6 major trends affecting the future of healthcare supply chains
The rapid transformation of the life sciences and healthcare sector is also driving changes in logistics
The rapid transformation of the life sciences and healthcare sector is also driving changes in logistics, prompting these industry players to reassess their delivery methods and supply chain design.
Recently, DHL has published a white paper, "Delivering Next-Level Healthcare", that sheds light on six major trends that are reshaping the life sciences and healthcare landscape: patient-centric healthcare, advanced therapies, digital technologies, new industry ecosystems, sustainable solutions, and resilience.
The paper also further outlines the impact of these trends on supply chains and provides valuable insights on solutions and best practices for life sciences and healthcare delivery as well as building supply chain capabilities.
"Revolutionary therapies reflect the accelerating pace of medical progress and set the stage for a transformative shift in life sciences and healthcare delivery with patient-centric models, digital technologies, and environmentally conscious practices. This, therefore, drives the emergence of new business ecosystems," says Claudia Roa, President of the Life Sciences and Healthcare Sector at DHL Customer Solutions & Innovation. “The future holds a paradigm shift as next-level healthcare necessitates the creation of next-level healthcare supply chains.”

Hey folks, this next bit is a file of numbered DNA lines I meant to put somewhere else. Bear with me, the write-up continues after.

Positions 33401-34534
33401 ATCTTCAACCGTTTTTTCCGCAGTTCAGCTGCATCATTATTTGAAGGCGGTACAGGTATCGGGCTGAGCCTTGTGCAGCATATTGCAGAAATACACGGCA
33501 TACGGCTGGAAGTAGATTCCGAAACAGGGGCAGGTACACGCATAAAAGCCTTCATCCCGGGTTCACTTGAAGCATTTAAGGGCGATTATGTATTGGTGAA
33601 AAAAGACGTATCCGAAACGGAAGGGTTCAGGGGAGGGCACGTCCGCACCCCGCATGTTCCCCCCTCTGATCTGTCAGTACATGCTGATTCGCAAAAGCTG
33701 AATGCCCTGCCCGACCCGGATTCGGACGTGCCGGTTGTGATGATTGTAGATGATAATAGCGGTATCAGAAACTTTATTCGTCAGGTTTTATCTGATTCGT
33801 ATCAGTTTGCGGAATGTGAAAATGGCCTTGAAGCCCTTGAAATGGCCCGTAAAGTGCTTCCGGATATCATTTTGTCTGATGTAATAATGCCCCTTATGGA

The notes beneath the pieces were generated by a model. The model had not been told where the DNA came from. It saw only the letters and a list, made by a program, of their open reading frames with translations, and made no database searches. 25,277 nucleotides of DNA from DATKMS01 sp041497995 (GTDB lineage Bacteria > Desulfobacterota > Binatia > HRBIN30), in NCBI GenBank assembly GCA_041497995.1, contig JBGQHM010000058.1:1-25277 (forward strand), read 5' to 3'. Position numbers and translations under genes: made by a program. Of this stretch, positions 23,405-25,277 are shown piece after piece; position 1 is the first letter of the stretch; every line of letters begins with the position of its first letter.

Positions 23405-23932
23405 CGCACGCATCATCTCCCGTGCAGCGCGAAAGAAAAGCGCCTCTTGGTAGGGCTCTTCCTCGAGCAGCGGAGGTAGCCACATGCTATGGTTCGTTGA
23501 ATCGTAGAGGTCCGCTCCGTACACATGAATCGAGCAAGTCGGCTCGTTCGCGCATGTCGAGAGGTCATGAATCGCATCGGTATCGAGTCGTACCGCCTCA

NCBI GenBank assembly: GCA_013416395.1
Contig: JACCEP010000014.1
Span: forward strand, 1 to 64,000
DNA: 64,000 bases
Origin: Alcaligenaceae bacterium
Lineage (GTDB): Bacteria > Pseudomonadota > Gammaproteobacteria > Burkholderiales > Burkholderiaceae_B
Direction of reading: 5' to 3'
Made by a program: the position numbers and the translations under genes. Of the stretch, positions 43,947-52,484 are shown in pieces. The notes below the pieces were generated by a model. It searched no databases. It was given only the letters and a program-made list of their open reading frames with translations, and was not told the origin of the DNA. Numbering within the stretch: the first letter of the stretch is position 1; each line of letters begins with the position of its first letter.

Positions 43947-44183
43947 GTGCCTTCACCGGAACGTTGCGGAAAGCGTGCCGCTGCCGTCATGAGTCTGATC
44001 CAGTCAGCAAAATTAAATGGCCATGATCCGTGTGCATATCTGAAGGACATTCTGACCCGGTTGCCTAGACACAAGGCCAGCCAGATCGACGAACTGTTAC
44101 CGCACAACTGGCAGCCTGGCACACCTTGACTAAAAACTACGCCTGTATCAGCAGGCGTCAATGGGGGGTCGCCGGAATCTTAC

- Increasing individualization in life sciences and healthcare asks for new sustainability concepts
Examining the patient-centric healthcare trend more in-depth, the connection between pharmaceutical manufacturing and end users necessitates closer and more responsive relationships. For example, the way people seek, choose and access treatment is changing. A striking 90% of Generation Z consumers now engage in online research for healthcare costs and options before visiting a physician. Additionally, the development of clinical trials has seen a shift, where 89% of sponsors use technology to enable a decentralized model in at least one of their clinical trials, resulting in higher retention compared to studies requiring clinic attendance. In this case, the reduced “people movement” will be replaced by an increased shipment of pharmaceutical goods to an even more diversified destination landscape.
- Demographic and industry trends are also driving change in the consumer healthcare segment.
Pressure on public health spending, an aging population, and increasing consumer focus on health and wellness are all contributing to a 12% growth forecast by 2025. Additionally, there are new service models and product subscription models emerging, increasing e-commerce sales volume and new product categories. This drives additional supply chain and logistics requirements.
- Another major trend is the growth of new therapeutic approaches, including biopharmaceutical products and gene-based medicine.
The market for such therapies is forecasted to grow from around US $5 billion in 2012 to almost US $37 billion by 2027. Additionally, biopharmaceutical products are delicate and expensive and need to be handled carefully at every stage in the supply chain. The pharmaceutical industry, therefore, invests over US $17 billion per year in cold chain logistics. This has led to a diverse range of cold chain logistics services, encompassing shipments requiring temperatures as low as -196 degrees Celsius for ultracold frozen products.